A Guide for First-Time Parents

A Guide for First-Time Parents

Exciting, rewarding, emotional... while parenthood is all of these things, it can also be pretty terrifying! If you're expecting your little one soon and are feeling a little unsure about what to expect from life with a newborn, don't worry - we've been there! 

While it’s difficult to ever fully prepare yourself for becoming a parent, using your final months of pregnancy to get familiar with some basic baby knowledge can help you feel a little less overwhelmed for when your new addition arrives. 

Here are a few tips for baby-handling, diapers, bathing and bringing in help! 

Handling a Newborn 

First things first! Making sure your baby is held properly and safely is paramount to their safety and development. If you haven't spent a lot of time around newborns, their fragility can seem a little intimidating. Here are a few basics to remember:

  • Wash your hands (or use a hand sanitizer) before handling your baby. Newborns don't have a strong immune system yet, so they're at risk for infection. Make sure that everyone who handles your baby has clean hands.

  • Support your baby's head and neck. Cradle the head when carrying your baby and support the head when carrying the baby upright or when you lay your baby down.

  • Make sure your baby is securely fastened into their carrier, stroller or car seat, and limit any activity that could be too rough or bouncy. You can also use a Joeyband for skin-to-skin bonding and hands-free snuggles!

  • Remember that your newborn is not ready for rough play, such as being jiggled on the knee or thrown in the air - and never shake your baby, either in play or frustration. 

Bathing

You should give your baby a sponge bath until the umbilical cord falls off and the navel heals completely (1–4 weeks). A bath two or three times a week in the first year is fine. More frequent bathing may dry out your baby’s skin and cause them discomfort. 

When your little one is ready for tub baths, the first baths should be gentle and brief. If baby gets upset, go back to sponge baths for a week or two before trying the tub bath again. 

Diapers 

Babies dirty their nappies about 10 times a day, so it’s a good idea to know what to expect ahead of time! Whether you choose to use cloth or disposable diapers, make sure you have all the supplies within reach so you won't have to leave your infant unattended on the changing table. You'll typically need:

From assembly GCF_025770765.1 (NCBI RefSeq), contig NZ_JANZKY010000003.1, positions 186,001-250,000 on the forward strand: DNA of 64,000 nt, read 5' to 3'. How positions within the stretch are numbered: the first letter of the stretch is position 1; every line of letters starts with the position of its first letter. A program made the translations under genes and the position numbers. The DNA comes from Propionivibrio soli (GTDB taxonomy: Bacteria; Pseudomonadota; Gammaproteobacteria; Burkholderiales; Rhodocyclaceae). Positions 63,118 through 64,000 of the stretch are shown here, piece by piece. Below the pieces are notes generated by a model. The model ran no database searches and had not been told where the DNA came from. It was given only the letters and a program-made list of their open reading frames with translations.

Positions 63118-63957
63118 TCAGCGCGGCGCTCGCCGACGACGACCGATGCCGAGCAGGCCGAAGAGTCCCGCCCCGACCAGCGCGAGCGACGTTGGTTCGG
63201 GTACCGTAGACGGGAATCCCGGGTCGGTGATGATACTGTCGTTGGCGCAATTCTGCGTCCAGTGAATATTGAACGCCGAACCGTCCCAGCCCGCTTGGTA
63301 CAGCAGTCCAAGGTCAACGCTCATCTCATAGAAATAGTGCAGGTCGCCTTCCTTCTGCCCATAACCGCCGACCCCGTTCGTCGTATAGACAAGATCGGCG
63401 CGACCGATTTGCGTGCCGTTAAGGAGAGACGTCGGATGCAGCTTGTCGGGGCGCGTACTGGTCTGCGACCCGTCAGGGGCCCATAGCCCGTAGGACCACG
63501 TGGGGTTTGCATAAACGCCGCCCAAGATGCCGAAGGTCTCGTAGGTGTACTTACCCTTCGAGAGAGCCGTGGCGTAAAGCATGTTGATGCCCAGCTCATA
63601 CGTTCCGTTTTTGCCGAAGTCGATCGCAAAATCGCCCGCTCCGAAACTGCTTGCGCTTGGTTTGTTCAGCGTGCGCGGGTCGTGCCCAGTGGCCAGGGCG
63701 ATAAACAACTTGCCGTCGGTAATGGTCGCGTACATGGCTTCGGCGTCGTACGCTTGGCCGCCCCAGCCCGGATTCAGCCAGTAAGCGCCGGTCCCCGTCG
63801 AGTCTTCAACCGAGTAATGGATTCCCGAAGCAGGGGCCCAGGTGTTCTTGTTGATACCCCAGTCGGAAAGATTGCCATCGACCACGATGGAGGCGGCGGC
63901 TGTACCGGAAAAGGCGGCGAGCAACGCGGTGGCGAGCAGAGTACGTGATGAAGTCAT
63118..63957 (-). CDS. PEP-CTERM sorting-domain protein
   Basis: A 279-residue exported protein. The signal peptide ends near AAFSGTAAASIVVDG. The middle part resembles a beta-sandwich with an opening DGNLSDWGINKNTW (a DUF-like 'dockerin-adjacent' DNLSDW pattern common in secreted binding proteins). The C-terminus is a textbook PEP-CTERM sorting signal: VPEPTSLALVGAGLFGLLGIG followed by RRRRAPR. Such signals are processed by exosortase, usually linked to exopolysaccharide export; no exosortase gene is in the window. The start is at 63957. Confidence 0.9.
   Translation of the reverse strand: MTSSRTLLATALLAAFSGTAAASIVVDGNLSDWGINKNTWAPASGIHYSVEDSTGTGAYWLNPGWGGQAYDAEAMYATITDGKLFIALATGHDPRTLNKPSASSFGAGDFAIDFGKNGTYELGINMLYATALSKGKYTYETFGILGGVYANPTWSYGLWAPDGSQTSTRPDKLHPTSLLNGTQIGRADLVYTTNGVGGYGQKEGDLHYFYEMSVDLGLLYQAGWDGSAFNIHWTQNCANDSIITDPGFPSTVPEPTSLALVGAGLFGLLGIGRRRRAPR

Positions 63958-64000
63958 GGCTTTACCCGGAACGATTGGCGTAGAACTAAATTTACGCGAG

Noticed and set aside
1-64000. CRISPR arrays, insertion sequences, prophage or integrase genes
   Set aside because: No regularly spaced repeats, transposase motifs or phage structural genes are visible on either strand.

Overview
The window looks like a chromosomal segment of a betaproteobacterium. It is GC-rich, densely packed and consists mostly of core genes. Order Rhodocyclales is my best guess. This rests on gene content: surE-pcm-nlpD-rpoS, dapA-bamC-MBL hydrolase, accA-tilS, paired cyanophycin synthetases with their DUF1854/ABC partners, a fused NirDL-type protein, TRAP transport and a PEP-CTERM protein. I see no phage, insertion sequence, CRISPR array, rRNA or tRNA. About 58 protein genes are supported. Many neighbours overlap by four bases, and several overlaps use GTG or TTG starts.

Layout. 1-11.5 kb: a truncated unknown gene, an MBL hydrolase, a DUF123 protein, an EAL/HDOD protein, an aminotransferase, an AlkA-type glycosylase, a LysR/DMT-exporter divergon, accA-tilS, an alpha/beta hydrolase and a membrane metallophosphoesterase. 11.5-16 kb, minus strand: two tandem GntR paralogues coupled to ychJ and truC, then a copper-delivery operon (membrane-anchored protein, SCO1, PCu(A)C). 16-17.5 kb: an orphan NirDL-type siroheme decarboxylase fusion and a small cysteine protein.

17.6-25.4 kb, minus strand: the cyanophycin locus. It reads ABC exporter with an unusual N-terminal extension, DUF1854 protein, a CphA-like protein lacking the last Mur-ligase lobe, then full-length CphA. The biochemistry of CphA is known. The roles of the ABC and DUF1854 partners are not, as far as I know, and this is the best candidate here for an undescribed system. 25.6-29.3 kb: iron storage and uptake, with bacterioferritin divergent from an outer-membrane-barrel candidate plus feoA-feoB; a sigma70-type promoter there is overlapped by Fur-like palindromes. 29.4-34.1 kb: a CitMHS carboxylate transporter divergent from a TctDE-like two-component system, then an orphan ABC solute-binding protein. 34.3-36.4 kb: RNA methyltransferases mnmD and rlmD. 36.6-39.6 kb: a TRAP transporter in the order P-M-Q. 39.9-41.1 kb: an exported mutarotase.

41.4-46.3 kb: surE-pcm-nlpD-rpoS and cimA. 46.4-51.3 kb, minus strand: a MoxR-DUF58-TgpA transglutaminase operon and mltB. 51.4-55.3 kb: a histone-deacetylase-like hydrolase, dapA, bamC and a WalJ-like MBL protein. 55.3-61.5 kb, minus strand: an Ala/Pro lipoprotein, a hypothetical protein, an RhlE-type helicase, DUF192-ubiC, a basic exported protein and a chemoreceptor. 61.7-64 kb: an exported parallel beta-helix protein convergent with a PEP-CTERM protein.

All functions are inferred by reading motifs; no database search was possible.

• Clean diaper
  • Fasteners (if cloth prefold diapers are used)
  • Diaper ointment
  • Diaper wipes (or a container of warm water and a clean washcloth or cotton balls)

When changing your baby, lie them on their back and wash them using wipes or water and a cloth/cotton balls. If you have a boy, be aware that exposure to air can cause them to urinate, so remove his diaper carefully! Parents of girls should also remember to wipe her from front to back to avoid her developing a urinary tract infection. 

Diaper rash is also a common concern. Typically the rash is red and bumpy and will go away in a few days with warm baths, some diaper cream, and a little time out of the diaper. Most rashes happen because the baby's skin is sensitive and becomes irritated by the soiled diaper.

Getting help!

Many new parents also opt to bring in some extra help after the birth, while you adjust to the first few days of life with a newborn! Relatives and friends can be comforting to have around as an extra support.

If you’d rather an impartial presence to help you with your new baby, though, you can look into hiring a postpartum doula. Postpartum doulas provide support for new parents after the baby is born and through the first six weeks of your baby's life.


Are you expecting a baby, or maybe you have a newborn? Follow us on Facebook or Instagram. You can also subscribe to our newsletter for our latest news and updates, or for more useful, baby-handling knowledge from our experienced Joeyband™ team.